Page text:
There was ribbon cutting. A large red button was pushed. And with that, Perstorp’s new state-of-the-art oxo alcohol plant at Stenungsund in Sweden—all 3200 valves, 250 kilometers of cabling, 6 kilometers of stainless steel pipe, 22 kilometers of carbon steel pipe and 40 heat exchangers of it—was symbolically taken into operation.
With the official opening of its new production platform on 19 May 2015, Perstorp became one of only two fully integrated suppliers of plasticizers in Europe. The new plant represents a major extension of Perstorp’s capacity to produce PVC plasticizers and key chemical intermediates. The company spent a massive one billion Swedish kroner on the project—a project that, according to Perstorp CEO Jan Secher, “came in ahead of time and under budget.” He added: “That’s not something you see very often with this kind of project in the chemical industry. Or anywhere else, for that matter.”
Christer Andersson and Sofia Westergren cutting the ribbon.
The single largest investment ever made by Perstorp, the new plant is also contributing significantly to the economic welfare of the Stenungsund area, bringing more business and new jobs to the region known as Sweden’s petrochemical hub. Here, on the country’s west coast, AkzoNobel, Inneos, Aga, Borealis and Perstorp form a strongly interdependent industrial cluster, and “the cluster is the reason we can handle a project like this," said Secher.
An investment on this scale, moreover, clearly demonstrates Perstorp’s ongoing commitment to the PVC industry. “And it puts us into a very strong competitive position,” said Secher.
Perstorp is no newcomer to the plasticizer business —the company was originally a manufacturer of DOP, a plasticizer that today is classified under REACH on health and environmental grounds, and, as of February 2015, may no longer be used in the EU for REACH-related applications.
“However, we saw that the legislative landscape was changing, and with it, customer demand. We examined a variety of configurations, and ultimately decided that the plasticizer business was interesting enough to stay in,” Secher explained. “We therefore switched technologies, replacing DOP with DPHP, a high molecular weight phthalate that we market under the brand name Emoltene. We built the new plant in order to be able to make this ourselves. We wanted technology that we could control,” he emphasized. “Plus, we wanted to continue to be able to meet the market requirements of our customers.”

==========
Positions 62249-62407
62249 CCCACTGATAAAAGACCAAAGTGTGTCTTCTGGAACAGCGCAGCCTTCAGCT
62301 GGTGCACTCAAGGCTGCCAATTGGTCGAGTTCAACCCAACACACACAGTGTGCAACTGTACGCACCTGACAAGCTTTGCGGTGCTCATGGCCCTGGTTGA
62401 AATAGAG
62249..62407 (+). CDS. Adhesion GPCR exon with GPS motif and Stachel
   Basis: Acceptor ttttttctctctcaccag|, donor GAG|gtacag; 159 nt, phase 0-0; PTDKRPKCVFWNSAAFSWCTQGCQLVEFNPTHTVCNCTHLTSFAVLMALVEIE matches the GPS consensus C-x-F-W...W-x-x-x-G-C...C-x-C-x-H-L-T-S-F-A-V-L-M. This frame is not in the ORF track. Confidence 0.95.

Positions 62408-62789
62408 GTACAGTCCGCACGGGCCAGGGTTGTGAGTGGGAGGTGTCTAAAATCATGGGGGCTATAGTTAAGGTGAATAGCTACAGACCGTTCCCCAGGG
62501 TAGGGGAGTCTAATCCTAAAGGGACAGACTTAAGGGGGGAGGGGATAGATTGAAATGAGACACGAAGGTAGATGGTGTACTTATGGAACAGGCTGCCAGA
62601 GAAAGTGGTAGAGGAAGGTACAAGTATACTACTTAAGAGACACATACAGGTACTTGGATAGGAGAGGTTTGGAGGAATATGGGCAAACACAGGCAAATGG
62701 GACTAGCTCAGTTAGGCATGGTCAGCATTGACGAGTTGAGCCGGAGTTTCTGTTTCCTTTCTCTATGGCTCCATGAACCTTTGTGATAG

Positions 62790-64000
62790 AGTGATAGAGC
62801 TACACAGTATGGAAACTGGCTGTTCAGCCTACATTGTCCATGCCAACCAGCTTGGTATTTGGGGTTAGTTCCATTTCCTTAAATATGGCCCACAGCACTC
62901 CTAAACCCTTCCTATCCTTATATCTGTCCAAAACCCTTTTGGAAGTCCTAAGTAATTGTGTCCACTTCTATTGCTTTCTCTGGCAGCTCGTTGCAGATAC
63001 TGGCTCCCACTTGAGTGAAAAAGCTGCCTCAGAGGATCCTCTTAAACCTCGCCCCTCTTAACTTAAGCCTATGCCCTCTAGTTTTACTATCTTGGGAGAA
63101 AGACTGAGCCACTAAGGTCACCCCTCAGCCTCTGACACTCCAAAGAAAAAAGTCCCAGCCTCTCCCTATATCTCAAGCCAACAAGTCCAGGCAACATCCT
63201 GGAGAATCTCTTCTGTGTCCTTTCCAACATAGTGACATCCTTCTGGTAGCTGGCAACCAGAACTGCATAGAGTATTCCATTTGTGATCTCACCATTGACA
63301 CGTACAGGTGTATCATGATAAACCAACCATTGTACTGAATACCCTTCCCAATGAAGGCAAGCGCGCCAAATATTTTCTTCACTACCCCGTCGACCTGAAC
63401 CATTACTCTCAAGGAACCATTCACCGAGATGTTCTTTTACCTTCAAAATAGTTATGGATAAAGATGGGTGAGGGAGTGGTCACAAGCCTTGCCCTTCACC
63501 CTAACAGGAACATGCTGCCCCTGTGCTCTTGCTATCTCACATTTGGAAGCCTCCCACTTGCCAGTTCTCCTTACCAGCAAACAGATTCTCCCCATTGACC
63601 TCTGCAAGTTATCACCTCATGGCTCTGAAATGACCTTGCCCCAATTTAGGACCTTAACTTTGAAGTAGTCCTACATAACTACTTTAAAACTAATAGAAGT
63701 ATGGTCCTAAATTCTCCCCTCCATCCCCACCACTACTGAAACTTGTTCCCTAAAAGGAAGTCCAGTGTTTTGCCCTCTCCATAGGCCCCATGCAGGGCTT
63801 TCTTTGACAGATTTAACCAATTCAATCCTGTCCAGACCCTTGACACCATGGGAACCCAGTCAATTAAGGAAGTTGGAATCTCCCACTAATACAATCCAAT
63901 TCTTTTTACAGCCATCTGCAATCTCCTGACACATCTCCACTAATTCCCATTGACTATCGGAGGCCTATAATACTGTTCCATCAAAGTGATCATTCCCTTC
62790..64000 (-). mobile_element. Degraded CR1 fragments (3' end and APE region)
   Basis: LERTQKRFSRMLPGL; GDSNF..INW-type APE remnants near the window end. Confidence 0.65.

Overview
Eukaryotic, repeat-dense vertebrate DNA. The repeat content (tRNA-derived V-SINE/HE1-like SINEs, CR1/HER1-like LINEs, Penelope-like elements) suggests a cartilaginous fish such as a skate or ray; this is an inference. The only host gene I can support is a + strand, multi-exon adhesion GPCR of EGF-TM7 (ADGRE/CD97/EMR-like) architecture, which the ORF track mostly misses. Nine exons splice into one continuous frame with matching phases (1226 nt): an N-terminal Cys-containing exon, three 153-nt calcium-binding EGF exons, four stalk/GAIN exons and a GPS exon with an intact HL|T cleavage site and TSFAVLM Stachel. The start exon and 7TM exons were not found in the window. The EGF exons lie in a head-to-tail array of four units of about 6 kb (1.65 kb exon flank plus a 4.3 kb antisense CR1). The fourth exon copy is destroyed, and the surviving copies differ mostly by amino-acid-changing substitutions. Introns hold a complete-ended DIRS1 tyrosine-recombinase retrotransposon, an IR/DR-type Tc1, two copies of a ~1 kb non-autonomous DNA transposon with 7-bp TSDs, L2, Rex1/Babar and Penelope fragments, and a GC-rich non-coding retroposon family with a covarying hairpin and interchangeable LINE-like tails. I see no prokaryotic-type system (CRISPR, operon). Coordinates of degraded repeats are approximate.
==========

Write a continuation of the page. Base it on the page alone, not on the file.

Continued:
Perstorp is the first to take this technology to a scale this big. The new oxo-alcohol plant significantly boosts the output of valeraldehyde and 2-propyl heptanol (2-PH), the two key raw materials for Perstorp’s general-purpose PVC plasticizers, Emoltene 100 and its non-phthalate plasticizer, Pevalen.
It is also a source of products for other key markets: 2-propyl heptanol is used in production of lubricants, adhesives and surfactants, for example. While n-valeric acid, which is also made in the plant directly from valeraldehyde, is an important raw material for lubricants, pharmaceuticals and fragrances.
“We are intending to commercialize these as well,” said Secher. “The plant is a true production platform. “
And, although it was only officially inaugurated yesterday, the plant began actually producing material soon after its start-up in January, and is now running at full regime and delivering material according to plan.
The new production platform is based on butene and receives feedstock from neighbor Borealis’ steam cracker at Stenungsund. As a result, production at the plant is extremely cost-competitive. As Jerker Olsson, Vice President Business Unit Oxo pointed out: “The upstream integration into essential raw materials greatly strengthens Perstorp’s position as a reliable supplier of innovative plasticizers to the PVC market. We have raised our total Oxo capacity by 150,000 metric tons per year and become one of the few fully integrated suppliers of plasticizers.”
Perstorp offers two ranges of general-purpose plasticizers, Emoltene 100 and Pevalen. Emoltene 100, a C10 plasticizer (di-propyl heptyl phthalate, DPHP), is intended for outdoor durable applications, most notably cables, wires and roofing membranes, where it contributes to extra durability under harsh conditions. According to Secher, Perstorp is also working on phthalate replacements for these durable applications, as well. “Stay tuned, and you’ll see,” he promised.
Pevalen is an innovative non-phthalate plasticizer, partially derived from renewable resources, that meets the safety and performance requirements of “close-to-consumer” PVC applications such as flooring and coated fabrics. It provides unbeatable softness and UV stability, and presents processors and users with a highly sustainable solution for a large number of high-volume applications.
Pevalen further reduces the carbon footprint of flexible PVC, it has no VOC (volatile organic compound) emissions and its high durability helps extend the useful life of finished products. Pevalen is registered, according to REACH.